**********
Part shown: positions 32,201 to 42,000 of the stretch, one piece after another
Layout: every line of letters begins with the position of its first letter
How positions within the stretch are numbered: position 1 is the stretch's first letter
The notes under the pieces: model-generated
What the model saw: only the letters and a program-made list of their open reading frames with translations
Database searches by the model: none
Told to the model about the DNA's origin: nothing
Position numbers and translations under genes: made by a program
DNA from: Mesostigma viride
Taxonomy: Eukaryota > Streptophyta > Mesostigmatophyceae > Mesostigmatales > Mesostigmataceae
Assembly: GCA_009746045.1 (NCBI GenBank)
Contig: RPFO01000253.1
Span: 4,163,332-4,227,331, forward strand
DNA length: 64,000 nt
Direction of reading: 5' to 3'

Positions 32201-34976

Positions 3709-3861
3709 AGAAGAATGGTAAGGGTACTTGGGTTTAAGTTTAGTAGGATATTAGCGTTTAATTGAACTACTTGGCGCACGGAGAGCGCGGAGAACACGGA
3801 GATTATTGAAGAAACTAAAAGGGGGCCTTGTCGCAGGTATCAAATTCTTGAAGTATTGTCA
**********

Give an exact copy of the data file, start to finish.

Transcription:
Part shown: positions 32,201 to 42,000 of the stretch, one piece after another
Layout: every line of letters begins with the position of its first letter
How positions within the stretch are numbered: position 1 is the stretch's first letter
The notes under the pieces: model-generated
What the model saw: only the letters and a program-made list of their open reading frames with translations
Database searches by the model: none
Told to the model about the DNA's origin: nothing
Position numbers and translations under genes: made by a program
DNA from: Mesostigma viride
Taxonomy: Eukaryota > Streptophyta > Mesostigmatophyceae > Mesostigmatales > Mesostigmataceae
Assembly: GCA_009746045.1 (NCBI GenBank)
Contig: RPFO01000253.1
Span: 4,163,332-4,227,331, forward strand
DNA length: 64,000 nt
Direction of reading: 5' to 3'

Positions 32201-34976

Positions 3709-3861
3709 AGAAGAATGGTAAGGGTACTTGGGTTTAAGTTTAGTAGGATATTAGCGTTTAATTGAACTACTTGGCGCACGGAGAGCGCGGAGAACACGGA
3801 GATTATTGAAGAAACTAAAAGGGGGCCTTGTCGCAGGTATCAAATTCTTGAAGTATTGTCA